Saving Mosquito Bay is critical, scientists and government officials said. Only a handful of prized bioluminescent bays exist in the Caribbean, and a few more lie in the Pacific. Their numbers fluctuate as some die out and others take their place, and many only offer a seasonal glow. For the dinoflagellate to thrive, conditions must be just right. Mosquito Bay is optimal: warm and shallow with stable winds and ringed by red mangroves, which feed the plankton.
“They are a very rare and a unique ecosystem, and without proactive management, they just won’t stick around,” said Michael Latz, a marine biologist at the Scripps Institution of Oceanography at the University of California, San Diego, who has studied bioluminescent bays for three decades. “The question is how resilient are the dinoflagellates and does bioluminescence come back. You cross your fingers and hope it will.”
For now, natural causes, including a wind shift, rank high among prevailing theories. But other culprits are also being studied, among them sediment from the long rutted dirt road that leads vehicles to the bay and the effects of too many people kayaking in the bay.
In Puerto Rico, government officials are scrambling to preserve the bay’s glow for environmental and economic reasons. Mosquito Bay is the most popular and lucrative tourist attraction in Vieques, an impoverished island of 9,000 residents with few businesses but an abundance of crystalline beaches.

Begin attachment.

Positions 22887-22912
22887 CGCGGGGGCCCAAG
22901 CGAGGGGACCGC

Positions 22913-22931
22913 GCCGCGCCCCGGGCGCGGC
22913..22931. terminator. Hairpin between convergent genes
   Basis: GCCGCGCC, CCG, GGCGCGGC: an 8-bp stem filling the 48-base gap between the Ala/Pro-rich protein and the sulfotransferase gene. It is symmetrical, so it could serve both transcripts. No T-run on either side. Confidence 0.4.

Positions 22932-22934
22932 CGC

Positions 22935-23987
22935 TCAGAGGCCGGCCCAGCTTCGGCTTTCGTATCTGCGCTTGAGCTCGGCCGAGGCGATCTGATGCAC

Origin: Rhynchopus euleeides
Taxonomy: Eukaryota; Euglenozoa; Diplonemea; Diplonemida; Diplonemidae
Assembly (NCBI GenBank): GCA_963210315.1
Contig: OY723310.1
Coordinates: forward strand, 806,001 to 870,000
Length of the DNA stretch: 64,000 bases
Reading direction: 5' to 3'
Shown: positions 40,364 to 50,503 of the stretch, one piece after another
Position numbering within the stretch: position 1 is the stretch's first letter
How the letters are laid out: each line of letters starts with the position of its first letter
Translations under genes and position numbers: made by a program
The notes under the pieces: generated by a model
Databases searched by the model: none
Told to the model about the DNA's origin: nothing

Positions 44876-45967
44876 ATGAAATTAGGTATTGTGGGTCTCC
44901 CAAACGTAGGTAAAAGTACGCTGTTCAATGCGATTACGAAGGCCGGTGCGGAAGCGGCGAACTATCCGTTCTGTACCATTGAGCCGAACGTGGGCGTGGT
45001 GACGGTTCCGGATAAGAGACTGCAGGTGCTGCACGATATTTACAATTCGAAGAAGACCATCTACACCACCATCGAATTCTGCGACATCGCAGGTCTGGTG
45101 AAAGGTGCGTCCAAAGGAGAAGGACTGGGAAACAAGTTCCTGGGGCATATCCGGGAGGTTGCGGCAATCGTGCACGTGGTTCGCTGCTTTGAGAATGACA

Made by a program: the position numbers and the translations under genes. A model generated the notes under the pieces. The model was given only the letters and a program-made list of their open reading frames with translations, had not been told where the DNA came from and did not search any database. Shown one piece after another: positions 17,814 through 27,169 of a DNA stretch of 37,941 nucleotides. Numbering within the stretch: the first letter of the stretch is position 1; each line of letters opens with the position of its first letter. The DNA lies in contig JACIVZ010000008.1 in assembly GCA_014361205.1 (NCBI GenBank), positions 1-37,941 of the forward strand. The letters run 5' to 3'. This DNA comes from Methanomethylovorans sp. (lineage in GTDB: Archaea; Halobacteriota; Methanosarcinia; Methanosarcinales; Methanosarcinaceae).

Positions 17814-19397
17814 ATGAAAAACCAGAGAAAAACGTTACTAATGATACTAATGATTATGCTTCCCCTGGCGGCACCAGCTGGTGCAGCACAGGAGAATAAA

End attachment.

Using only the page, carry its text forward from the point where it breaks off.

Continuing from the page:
Concerned by the prospect of a long-term blackout, Puerto Rico’s Department of Natural Resources has formed a task force to study and monitor the bay. And for the first time, it has curtailed use of the bay.
Until at least the end of June, and perhaps beyond, only licensed operators can bring kayakers to the bay, and only Friday through Sunday. This will give the bay breathing room and allow scientists to study it undisturbed, government officials said.
Other strict measures are also being put in place. Park rangers are now counting the number of people who visit the small bay and are keeping a close watch of it at night to ensure that rules — for example, no swimming, as of several years ago — are being followed. And the government is improving the dirt road.